“A book jacket is a kind of poster. It is designed not only to draw attention but also to protect the cover from light, dirt and abrasions until the book is safely in the hands of the buyer . . . The true garment of the book is its cover; the jacket is merely the raincoat.”
(Tschichold, 1946a cited in Bringhurst and Tschichold, 1991, pp. 161-162)
Penguin has always been known for their strong, design-led covers. The original horizontal, colour-coded grids devised by founder, Allen Lane were revolutionary. They were then developed by the disciplined philosophies of the eminent designer, Jan Tschichold in the 1940’s. Penguin has never been afraid to push the boundaries and give their designers the space to be experimental. By carving a niche for themselves through their clever use of design, they have developed a brand identity; a feat which many publishing houses would love to repeat.
Recently, they commissioned Coralie Bickford-Smith to re-design the covers for the ‘Hardback Classic’ list and the result is a ‘modern nostalgia’. They are witty, visually exciting and very tactile. Every year since 2008, she has worked on a selection of classic titles which Penguin have then released at the time; building a library of classic titles that all have a common visual identity.
Jan Tschichold, whose influence at Penguin continues, once said “It is a pity that the cover, the true garb of the book, is so frequently neglected in favour of today’s multi-coloured jacket.” (1958, cited in Bringhurst and Tschichold, 1991, p. 10)
The first thing that is noticeable is Bickford-Smith’s decision to do away with the dust jacket, instead chooses to follow Tschichold’s design philosophy. Many mass-market, hardbacks still have their title and author stamped and foiled on the case, which is usually covered in an imitation cloth, like Wibalin, before being wrapped in a separate glossy jacket. In contrast, Bickford-Smith intentionally utilises the cover to engender a feeling of age and nostalgia; “These titles explore my obsession to create beautiful, timeless artefacts for people to enjoy, cherish and pass on. Sumptuous, tactile books that evoke a rich heritage of bookbinding while retaining fresh appeal to modern readers”. (Bickford-Smith, 2013)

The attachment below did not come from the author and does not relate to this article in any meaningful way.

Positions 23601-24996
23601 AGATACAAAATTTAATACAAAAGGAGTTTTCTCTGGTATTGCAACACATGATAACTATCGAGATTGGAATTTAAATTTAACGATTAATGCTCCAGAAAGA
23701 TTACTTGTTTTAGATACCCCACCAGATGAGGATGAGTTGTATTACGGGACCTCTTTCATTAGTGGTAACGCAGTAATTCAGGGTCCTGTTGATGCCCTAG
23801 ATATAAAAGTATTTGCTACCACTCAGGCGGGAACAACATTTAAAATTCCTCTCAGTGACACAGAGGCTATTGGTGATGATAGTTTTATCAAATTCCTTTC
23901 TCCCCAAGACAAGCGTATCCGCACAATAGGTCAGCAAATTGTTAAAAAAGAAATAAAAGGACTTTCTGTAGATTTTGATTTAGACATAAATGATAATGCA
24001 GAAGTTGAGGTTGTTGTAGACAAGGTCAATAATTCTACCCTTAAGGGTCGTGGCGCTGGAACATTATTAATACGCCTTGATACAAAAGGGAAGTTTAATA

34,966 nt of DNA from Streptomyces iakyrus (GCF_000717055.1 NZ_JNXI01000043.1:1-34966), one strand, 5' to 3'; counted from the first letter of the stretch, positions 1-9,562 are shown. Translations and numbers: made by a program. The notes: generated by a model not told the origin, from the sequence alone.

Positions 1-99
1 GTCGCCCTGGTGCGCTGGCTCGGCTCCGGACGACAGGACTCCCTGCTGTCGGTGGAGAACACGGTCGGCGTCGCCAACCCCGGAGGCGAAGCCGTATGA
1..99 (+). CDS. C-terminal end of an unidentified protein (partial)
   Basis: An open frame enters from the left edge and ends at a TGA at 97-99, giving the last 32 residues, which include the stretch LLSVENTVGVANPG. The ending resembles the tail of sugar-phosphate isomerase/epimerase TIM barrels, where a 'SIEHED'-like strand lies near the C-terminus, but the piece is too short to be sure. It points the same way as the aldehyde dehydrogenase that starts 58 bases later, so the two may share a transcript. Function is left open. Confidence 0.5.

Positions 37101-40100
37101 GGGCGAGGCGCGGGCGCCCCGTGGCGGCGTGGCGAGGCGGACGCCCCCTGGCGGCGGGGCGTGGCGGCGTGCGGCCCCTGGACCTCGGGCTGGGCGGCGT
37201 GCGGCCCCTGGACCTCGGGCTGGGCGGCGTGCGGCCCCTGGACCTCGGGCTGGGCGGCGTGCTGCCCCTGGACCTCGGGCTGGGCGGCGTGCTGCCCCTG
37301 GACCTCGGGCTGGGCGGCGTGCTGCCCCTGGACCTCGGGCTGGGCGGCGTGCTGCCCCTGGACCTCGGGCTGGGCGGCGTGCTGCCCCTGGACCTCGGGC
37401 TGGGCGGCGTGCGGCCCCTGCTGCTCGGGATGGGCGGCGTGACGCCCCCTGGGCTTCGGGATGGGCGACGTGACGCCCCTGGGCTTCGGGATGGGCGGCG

She employs the standard stamping and foiling technique on these ‘Classic’ covers to print a large, illustrative design, pairing differing foil and cloth colours to good effect. The decision to use a limited two-colour palette came about through necessity, cost and the colour limitations of the cloth and foil (Bickford-Smith, n.d. cited in Sherman, 2010), but this has added a twist of modernity and a given the series a distinct, visual identity. Each cover design features a patterned background which is inspired by the story and no two colour pairings are the same, making each title individual within the series. It could be said that she is aware of the collectability of classic titles and their perennial popularity. Therefore, the covers have been designed to look as appealing on their own, as well as part of a whole library, encouraging multiple purchases. The sans-serif typeface remains the same across the series, with the book title and author name placed at opposite ends of the cover and set a small point size. This allows the design to take precedence over the author name and title; a tactic which rarely takes place in mass-market cover design. Given the reputation of these novels, the author’s name and book title do not need to be presented brashly in order to catch the eye; the design is distinctive enough on its own.
They also draw inspiration from old leather book bindings, which were often tooled and highlighted with gold, echoing the nature of the literature they protect.
Using this established iconography makes the books feel older and more valuable, thereby justifying the higher cost of a hardback title to the consumer. There is a definite appetite for items that counter the ‘mass-market production’ feel across society as a whole and I think this has influenced these covers. They play on the nostalgia for the printed word in a time when most content is consumed in digital form. Coralie Bickford-Smith has faithfully followed the design philosophies that have influenced Penguin covers over the years, but she has brought her own interpretation. Her work has given these books a renewed desirability; they are presented as a valued object with respected content, rather than a disposable, mass-market paperback.